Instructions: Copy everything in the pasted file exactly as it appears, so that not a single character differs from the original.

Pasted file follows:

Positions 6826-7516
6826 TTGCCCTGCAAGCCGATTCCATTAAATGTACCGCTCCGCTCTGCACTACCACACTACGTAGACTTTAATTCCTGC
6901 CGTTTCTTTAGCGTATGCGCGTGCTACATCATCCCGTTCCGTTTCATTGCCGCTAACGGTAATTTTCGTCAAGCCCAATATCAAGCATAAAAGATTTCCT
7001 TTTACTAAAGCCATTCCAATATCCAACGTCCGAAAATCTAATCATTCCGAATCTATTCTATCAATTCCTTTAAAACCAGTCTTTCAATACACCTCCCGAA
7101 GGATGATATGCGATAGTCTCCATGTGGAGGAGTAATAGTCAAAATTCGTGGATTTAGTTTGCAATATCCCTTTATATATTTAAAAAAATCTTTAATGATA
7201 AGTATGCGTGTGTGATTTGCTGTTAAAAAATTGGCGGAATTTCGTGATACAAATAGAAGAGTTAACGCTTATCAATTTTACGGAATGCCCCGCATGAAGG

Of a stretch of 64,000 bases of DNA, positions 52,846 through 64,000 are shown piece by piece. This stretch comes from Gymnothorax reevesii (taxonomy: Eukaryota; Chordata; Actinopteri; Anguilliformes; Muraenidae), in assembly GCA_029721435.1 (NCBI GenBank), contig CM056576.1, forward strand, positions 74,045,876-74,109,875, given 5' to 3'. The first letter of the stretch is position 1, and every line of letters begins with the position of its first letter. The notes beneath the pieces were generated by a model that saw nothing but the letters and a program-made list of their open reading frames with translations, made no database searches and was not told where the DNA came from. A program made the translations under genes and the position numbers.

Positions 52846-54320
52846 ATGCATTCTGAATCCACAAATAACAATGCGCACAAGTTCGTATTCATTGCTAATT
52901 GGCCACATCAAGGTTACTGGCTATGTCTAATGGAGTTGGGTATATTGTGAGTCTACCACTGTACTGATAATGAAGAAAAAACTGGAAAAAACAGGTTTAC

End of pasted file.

Positions 6826-7516
6826 TTGCCCTGCAAGCCGATTCCATTAAATGTACCGCTCCGCTCTGCACTACCACACTACGTAGACTTTAATTCCTGC
6901 CGTTTCTTTAGCGTATGCGCGTGCTACATCATCCCGTTCCGTTTCATTGCCGCTAACGGTAATTTTCGTCAAGCCCAATATCAAGCATAAAAGATTTCCT
7001 TTTACTAAAGCCATTCCAATATCCAACGTCCGAAAATCTAATCATTCCGAATCTATTCTATCAATTCCTTTAAAACCAGTCTTTCAATACACCTCCCGAA
7101 GGATGATATGCGATAGTCTCCATGTGGAGGAGTAATAGTCAAAATTCGTGGATTTAGTTTGCAATATCCCTTTATATATTTAAAAAAATCTTTAATGATA
7201 AGTATGCGTGTGTGATTTGCTGTTAAAAAATTGGCGGAATTTCGTGATACAAATAGAAGAGTTAACGCTTATCAATTTTACGGAATGCCCCGCATGAAGG

Of a stretch of 64,000 bases of DNA, positions 52,846 through 64,000 are shown piece by piece. This stretch comes from Gymnothorax reevesii (taxonomy: Eukaryota; Chordata; Actinopteri; Anguilliformes; Muraenidae), in assembly GCA_029721435.1 (NCBI GenBank), contig CM056576.1, forward strand, positions 74,045,876-74,109,875, given 5' to 3'. The first letter of the stretch is position 1, and every line of letters begins with the position of its first letter. The notes beneath the pieces were generated by a model that saw nothing but the letters and a program-made list of their open reading frames with translations, made no database searches and was not told where the DNA came from. A program made the translations under genes and the position numbers.

Positions 52846-54320
52846 ATGCATTCTGAATCCACAAATAACAATGCGCACAAGTTCGTATTCATTGCTAATT
52901 GGCCACATCAAGGTTACTGGCTATGTCTAATGGAGTTGGGTATATTGTGAGTCTACCACTGTACTGATAATGAAGAAAAAACTGGAAAAAACAGGTTTAC